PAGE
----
Field Notes

Emmanuel College Residency – Day 50

In many ways this summer was an experiment. Participating in an artist residency was a new experience for me, so was being in Boston, but these things weren’t really experiments, they were opportunities to do something new. What was an experiment was seeing if I could make work in the same manner I have been over the last few years while shooting digitally instead of on film.

Film is magical. I think anyone who’s developed prints in a darkroom would agree. The act of seeing a photograph come to life in a tray of developer is pure magic. Although the debate between analog and digital is certainly over, and digital won, there are still a lot of things that make film worthwhile and perhaps even better in some types of photography. An easy example is larger formats and how digital is nowhere near touching the quality and possibilities offered by medium and especially large format photography. There is just no digital equivalent, yet. There are other examples as well, of course.

Up until recently I have shot all of my personal projects on medium and large format film. There are so many reasons for this, but mostly it boils down to preference. I prefer the process and qualitative aspects of this choice. However, there are some aspects of the process I detest, and slowly over the last few years I believe these feelings have grown to the point where I felt forced to try something new.

The main issue I have been dealing with is the cost associated with the post capture process of film. This includes developing, scanning, and color correction–basically everything that has to be done once the film is exposed. Partially these costs are financial, film costs money and developing it does as well, but the bigger issue has been the costs in terms of how much time some of these things take. In an effort to save money as well as control every aspect of the process to the highest specifications within my ability, I have always scanned and color corrected all of my own images. And over the past few years as I have photographed more and more the time dedicated to these tasks has grown and grown.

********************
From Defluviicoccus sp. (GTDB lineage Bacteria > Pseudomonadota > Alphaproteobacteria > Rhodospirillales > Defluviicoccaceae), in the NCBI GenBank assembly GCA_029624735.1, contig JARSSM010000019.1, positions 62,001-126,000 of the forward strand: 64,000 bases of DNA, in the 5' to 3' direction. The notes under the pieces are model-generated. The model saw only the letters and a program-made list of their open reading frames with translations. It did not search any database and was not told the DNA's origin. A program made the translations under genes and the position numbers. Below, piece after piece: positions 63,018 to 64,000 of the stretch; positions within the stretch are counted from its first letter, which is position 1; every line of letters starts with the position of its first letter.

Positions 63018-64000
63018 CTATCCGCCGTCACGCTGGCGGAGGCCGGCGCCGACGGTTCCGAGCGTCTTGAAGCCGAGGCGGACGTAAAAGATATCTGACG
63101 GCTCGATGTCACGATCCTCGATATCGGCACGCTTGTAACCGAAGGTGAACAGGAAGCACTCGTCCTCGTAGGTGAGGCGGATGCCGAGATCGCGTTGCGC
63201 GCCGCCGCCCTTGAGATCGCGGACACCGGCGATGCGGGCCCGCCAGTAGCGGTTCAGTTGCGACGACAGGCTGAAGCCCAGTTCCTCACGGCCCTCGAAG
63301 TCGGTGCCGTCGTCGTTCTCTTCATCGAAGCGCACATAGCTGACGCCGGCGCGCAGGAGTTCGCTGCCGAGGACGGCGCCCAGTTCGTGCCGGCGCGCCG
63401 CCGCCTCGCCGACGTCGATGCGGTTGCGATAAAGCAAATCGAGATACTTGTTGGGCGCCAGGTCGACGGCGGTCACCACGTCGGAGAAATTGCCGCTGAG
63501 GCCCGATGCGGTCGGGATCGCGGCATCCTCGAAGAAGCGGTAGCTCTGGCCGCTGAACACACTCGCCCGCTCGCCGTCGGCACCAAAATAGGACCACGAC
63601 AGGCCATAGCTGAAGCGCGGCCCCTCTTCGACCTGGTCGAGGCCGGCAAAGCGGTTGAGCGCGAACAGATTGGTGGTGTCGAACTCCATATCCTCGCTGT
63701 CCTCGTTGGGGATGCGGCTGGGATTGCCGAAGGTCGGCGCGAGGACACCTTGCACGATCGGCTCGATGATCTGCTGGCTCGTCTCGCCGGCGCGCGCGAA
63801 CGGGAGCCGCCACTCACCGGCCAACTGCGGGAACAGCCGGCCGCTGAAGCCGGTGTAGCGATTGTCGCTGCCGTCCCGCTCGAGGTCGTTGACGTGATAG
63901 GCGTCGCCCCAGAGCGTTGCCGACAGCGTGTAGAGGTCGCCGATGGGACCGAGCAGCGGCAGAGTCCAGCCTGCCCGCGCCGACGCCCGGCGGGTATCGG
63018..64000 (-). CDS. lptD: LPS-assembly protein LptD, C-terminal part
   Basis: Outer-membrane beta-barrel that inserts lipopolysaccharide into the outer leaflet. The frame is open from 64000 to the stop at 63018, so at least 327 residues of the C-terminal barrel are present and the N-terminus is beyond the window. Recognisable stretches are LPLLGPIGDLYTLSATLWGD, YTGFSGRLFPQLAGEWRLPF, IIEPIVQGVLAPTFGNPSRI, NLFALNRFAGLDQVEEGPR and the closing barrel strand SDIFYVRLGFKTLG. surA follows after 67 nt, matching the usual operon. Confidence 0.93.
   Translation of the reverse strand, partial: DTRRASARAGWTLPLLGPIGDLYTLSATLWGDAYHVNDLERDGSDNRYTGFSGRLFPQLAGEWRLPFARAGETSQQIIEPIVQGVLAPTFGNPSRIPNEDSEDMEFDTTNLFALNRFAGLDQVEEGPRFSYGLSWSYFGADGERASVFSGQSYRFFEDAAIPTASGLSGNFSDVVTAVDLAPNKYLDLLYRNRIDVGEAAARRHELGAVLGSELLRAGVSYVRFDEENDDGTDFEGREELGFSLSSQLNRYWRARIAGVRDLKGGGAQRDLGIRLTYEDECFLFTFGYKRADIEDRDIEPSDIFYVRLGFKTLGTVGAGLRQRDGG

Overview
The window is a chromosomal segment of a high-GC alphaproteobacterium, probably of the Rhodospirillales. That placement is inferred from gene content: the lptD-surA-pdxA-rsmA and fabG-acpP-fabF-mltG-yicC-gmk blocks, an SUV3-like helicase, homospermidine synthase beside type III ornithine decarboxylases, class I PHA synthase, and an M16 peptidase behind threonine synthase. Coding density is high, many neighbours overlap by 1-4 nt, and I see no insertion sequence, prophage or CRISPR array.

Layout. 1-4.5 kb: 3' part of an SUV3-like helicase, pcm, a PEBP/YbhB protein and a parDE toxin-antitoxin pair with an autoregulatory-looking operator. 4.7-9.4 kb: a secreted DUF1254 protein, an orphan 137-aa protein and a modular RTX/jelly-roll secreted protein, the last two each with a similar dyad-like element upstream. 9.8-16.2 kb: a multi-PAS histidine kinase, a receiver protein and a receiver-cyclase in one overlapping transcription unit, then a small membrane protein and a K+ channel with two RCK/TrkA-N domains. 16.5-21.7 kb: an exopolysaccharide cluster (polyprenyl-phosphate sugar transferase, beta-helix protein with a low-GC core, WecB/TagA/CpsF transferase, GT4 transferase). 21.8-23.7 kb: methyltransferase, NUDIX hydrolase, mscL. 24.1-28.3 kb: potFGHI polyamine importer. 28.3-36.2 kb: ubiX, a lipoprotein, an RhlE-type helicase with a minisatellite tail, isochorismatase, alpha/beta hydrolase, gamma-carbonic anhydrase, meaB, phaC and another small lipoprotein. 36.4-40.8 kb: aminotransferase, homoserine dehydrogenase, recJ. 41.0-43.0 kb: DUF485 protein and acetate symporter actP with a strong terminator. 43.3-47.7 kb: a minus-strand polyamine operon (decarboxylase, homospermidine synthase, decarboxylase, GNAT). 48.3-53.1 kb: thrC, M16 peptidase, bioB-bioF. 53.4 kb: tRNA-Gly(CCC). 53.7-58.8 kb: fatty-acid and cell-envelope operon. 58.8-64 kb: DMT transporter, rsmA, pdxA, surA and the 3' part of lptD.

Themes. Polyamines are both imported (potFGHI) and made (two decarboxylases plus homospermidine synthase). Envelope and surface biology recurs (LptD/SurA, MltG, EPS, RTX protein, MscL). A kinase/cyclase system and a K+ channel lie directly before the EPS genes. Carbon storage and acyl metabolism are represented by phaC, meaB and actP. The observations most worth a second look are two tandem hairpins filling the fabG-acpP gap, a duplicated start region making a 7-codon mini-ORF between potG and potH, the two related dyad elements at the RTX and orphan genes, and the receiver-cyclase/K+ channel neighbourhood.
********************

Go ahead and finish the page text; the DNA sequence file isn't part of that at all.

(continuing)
I constantly feel behind and worry that I will never catch up.

Thus, over the past year I have been thinking more and more about how to continue making photographs in the way I like to make them but with a digital camera instead of an analog one. This led to countless conversations with other photographers and lots of online reading. My trip up to the U.S. / Canadian border in February 2017 (An Edge to America) was in a way a test to see if I could wrap my head around shooting digitally. The key here is to note that the hurdles that stand in my way are not technical, but rather psychological. I am the barrier: how I like to work, what I find pleasing, how I approach people, and my perception of myself.

This digital litmus test in February generally proved positive and so I started to think more seriously about next steps. I started to weigh different options and camera systems and settled on buying a used medium format digital back. It would provide the most bang for my buck and hopefully mimic, to a certain extent, how I photograph with my Hasselblad. At first I bought a used PhaseOne back along with a newer Hasselblad body, but the system didn’t work and I shipped it back to the seller. Then I came across the same PhaseOne digital back I was looking to buy but mountable on my Hasselblad 500 c/m. This system would lack automatic focus but it would enable me to continue using the same camera and lenses I have been using all along. It seemed like a great option, if not the best option.

Now, a few months and a thousand exposures later, I feel like I have a much better perspective on the whole thing. The experiment has been a success. The digital back allows me to photograph in the same manner as if I was shooting film. The only serious drawback I’ve experienced, and it is quite serious, is that the digital back is cropped down from the full frame size of a true medium format exposure on a Hasselblad 500 c/m. Full stop. All other drawbacks (autofocus, exposure sensitivity, batteries, etc.) are real but minimal. Once adjusting to them they are easy to accept.

And the advantages are marvelous. I no longer have to develop any film, scan any film, or color correct any film. Using a color checker, as seen in the photograph above, has saved me hours of work and headache. This is a huge deal, enabling someone like me who works entirely independently to be able to much more efficiently produce work and move it along through a systemized workflow. I can spend much more time photographing and thinking about images than on the manual labor of the post capture process associated with film. Plus, I still get to shoot everything with my waist level finder on my 1989 Hasselblad.

I will be posting daily updates from Boston to Instagram with notes about what I’m working on. Please follow along if you like @benhoste